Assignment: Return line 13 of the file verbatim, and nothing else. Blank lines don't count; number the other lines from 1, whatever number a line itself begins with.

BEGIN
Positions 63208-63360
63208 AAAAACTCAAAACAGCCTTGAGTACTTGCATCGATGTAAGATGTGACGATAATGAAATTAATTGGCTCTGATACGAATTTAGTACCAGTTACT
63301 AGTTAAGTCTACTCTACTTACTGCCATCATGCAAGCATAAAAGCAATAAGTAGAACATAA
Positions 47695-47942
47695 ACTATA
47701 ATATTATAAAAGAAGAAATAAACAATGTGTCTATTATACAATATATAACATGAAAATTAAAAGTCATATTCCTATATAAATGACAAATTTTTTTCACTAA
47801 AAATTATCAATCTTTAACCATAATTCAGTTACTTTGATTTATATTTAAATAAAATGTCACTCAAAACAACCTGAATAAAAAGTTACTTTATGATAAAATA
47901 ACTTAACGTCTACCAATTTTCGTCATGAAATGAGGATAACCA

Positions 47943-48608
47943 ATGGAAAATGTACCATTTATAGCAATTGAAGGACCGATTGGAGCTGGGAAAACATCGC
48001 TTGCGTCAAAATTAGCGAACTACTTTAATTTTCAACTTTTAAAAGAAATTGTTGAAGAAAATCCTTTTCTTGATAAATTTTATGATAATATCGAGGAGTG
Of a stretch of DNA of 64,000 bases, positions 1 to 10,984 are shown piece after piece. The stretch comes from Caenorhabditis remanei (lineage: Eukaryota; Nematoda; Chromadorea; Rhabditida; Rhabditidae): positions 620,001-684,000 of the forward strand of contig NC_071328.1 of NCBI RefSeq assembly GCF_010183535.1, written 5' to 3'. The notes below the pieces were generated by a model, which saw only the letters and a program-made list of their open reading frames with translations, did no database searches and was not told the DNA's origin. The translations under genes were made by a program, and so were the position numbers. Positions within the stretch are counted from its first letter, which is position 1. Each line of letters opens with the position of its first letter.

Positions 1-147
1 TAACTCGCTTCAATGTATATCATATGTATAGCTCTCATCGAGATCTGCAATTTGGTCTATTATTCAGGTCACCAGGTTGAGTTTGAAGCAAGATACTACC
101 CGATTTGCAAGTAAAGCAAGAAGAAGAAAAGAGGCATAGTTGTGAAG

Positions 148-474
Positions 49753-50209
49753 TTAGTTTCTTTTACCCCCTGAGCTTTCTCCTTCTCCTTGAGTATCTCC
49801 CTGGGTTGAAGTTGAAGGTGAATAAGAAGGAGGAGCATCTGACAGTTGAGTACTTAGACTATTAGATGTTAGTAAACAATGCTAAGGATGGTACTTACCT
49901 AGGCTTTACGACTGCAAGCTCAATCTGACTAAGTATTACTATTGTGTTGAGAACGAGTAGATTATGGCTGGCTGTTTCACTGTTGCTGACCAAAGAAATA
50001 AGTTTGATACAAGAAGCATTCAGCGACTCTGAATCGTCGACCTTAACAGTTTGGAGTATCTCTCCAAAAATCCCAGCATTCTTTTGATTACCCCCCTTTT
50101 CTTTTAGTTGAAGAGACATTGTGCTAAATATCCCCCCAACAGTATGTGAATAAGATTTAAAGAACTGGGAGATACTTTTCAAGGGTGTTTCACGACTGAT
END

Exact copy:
Positions 1-147